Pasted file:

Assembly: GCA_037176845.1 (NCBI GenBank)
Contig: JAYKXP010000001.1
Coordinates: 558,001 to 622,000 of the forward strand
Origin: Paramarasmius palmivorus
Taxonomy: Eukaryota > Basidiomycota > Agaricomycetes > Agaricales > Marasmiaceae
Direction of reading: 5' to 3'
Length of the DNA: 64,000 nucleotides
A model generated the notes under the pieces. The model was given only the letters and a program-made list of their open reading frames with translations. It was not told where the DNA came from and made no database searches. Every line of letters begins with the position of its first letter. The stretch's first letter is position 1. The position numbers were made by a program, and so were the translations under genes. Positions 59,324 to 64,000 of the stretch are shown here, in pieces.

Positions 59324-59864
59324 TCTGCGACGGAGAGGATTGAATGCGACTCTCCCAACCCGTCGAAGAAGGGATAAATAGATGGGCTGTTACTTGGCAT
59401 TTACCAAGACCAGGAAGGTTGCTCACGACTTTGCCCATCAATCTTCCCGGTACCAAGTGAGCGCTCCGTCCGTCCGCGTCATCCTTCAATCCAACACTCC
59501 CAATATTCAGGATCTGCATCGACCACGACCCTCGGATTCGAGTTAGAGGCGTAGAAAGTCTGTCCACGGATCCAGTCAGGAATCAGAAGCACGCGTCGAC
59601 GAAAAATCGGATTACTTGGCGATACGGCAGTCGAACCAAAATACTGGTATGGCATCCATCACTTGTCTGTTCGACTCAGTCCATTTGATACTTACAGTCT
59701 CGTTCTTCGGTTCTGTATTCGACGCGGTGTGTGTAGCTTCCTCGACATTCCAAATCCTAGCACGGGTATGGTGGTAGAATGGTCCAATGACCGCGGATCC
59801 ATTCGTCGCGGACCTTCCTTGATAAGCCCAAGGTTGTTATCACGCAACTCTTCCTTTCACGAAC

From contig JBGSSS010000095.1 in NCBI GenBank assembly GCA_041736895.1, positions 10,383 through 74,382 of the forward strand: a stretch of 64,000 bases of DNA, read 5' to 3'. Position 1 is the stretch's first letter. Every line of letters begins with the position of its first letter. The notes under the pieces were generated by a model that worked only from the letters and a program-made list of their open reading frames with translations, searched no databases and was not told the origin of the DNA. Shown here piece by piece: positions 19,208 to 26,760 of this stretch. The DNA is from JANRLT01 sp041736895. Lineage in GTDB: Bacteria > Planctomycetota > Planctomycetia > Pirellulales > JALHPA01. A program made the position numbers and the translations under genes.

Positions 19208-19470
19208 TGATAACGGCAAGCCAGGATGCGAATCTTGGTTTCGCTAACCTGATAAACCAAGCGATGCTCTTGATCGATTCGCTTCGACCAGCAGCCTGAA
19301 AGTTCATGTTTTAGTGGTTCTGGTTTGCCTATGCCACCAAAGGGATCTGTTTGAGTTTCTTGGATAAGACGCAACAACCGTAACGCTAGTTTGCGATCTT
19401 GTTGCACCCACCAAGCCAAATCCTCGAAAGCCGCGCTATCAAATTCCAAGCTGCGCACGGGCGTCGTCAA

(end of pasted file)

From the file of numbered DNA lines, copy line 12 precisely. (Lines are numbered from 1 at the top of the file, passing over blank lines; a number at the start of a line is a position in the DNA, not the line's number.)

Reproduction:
59501 CAATATTCAGGATCTGCATCGACCACGACCCTCGGATTCGAGTTAGAGGCGTAGAAAGTCTGTCCACGGATCCAGTCAGGAATCAGAAGCACGCGTCGAC